Mental Health in the Elderly

Mental health is important, at any age. But as people grow older, mental health issues are often overshadowed by physical ailments as the body naturally changes. Unfortunately, many ageing adults are at risk of developing mental health problems or neurological disorders. According to statistics, 1 in four older people live with common mental health conditions. The good news is that mental health conditions are not an inevitable part of ageing – help is available. 

In this post, we want to highlight the importance of mental health in the elderly and share how residential care in Chadwell Heath, Romford can have a positive effect. 

Mental health matters

We recognise that as people age, their mental health needs are just as important as their physical health needs. Both are essential for enjoying a good quality of life and maintaining overall happiness and wellbeing. While there’s often an emphasis on taking prescribed medications, eating well and looking after the body to maintain physical health, we want to highlight the importance of looking after the mind, too.

The elderly and mental health

So how exactly can mental health be affected as we age? To start with, it’s natural for older people to experience increased feelings of loneliness as social circles change or grow smaller. A change in mobility or physical capabilities can make it difficult or impossible for people to participate in hobbies and activities they once loved. Financial limitations may also prevent people from doing things that once brought joy and fulfilment. 

The most common mental health condition among older people is depression. This affects approximately 22% of men and 28% of women aged 65 or over. Anxiety and loneliness are other common conditions affecting older people. 

Physical health may also trigger or exacerbate mental health conditions. For example, it is common for older people living with multiple long-term conditions to experience impaired functioning, reduced independence, chronic pain and less social interaction. All of these things can have a negative effect on mental health. Dementia can also influence mental health, with studies indicating that 20-40% of people living with dementia are depressed.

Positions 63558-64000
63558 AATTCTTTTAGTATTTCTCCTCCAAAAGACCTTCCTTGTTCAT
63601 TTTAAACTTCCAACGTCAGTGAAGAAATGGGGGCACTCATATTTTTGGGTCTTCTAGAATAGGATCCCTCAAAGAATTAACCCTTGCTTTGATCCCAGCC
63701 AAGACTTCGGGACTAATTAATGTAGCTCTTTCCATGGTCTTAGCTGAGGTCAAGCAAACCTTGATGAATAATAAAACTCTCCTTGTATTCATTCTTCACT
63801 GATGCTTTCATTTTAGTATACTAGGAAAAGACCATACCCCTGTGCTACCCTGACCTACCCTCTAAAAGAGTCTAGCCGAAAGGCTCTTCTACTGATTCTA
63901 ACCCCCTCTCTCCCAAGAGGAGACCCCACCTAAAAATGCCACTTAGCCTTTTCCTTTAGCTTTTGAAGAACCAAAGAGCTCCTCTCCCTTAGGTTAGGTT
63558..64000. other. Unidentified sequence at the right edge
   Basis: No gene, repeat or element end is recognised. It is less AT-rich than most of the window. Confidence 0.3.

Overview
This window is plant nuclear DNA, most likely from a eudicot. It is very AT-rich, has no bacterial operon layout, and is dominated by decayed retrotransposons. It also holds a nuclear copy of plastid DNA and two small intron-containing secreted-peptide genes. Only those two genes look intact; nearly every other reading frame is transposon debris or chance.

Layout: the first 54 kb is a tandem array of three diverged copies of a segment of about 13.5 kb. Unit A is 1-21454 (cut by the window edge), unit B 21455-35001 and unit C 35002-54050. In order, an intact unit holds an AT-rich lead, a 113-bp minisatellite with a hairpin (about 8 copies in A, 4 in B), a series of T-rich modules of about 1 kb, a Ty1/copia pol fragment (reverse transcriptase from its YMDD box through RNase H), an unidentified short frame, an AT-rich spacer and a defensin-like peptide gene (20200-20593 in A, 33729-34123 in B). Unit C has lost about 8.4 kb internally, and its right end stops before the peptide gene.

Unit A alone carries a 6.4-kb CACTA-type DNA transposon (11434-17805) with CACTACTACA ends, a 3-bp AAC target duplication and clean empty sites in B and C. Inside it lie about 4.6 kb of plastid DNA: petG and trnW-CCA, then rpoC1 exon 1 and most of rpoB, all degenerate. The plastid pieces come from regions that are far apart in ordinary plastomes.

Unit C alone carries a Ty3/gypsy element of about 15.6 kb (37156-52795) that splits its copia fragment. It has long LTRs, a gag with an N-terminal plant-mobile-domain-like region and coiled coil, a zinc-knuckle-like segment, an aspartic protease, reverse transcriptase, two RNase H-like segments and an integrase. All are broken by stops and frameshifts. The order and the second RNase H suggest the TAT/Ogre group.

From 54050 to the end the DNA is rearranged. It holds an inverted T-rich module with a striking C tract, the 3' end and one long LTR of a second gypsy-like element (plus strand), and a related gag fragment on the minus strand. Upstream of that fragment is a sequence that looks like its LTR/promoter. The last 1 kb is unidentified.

How can Rowallan House help?

As a local, family-run care home, we put the physical and mental health needs of our residents first. For over 40 years, we’ve been providing exceptional support and specialist care, including dementia care, palliative care and respite care, to residents. You can rest assured that our fully qualified team of carers is dedicated to caring for your loved one as though they were our own family. Care is personalised according to a person’s unique needs while respecting their dignity and choices. That’s because we value our residents’ independence and believe people have the right to control their lives as much as possible. 

At your home away from home, we encourage socialisation. There are always activities to take part in or events to attend so that residents feel connected. In addition to forming friendships with other residents, our carers are committed to building close bonds and forming genuine relationships too. We also have a sensory room that’s specially designed to be a relaxing space for those with dementia. 

Complete with a barbershop, spacious bedrooms and beautifully landscaped gardens, Rowallan House has everything you need to feel safe, comfortable and cared for. 

Get in touch 
If you or your loved one are interested in joining our family at Rowallan House, we would love to talk with you. Please do not hesitate to contact us here or call us on 0800 999 8499. Our friendly staff would be happy to provide more information or answer any of your questions.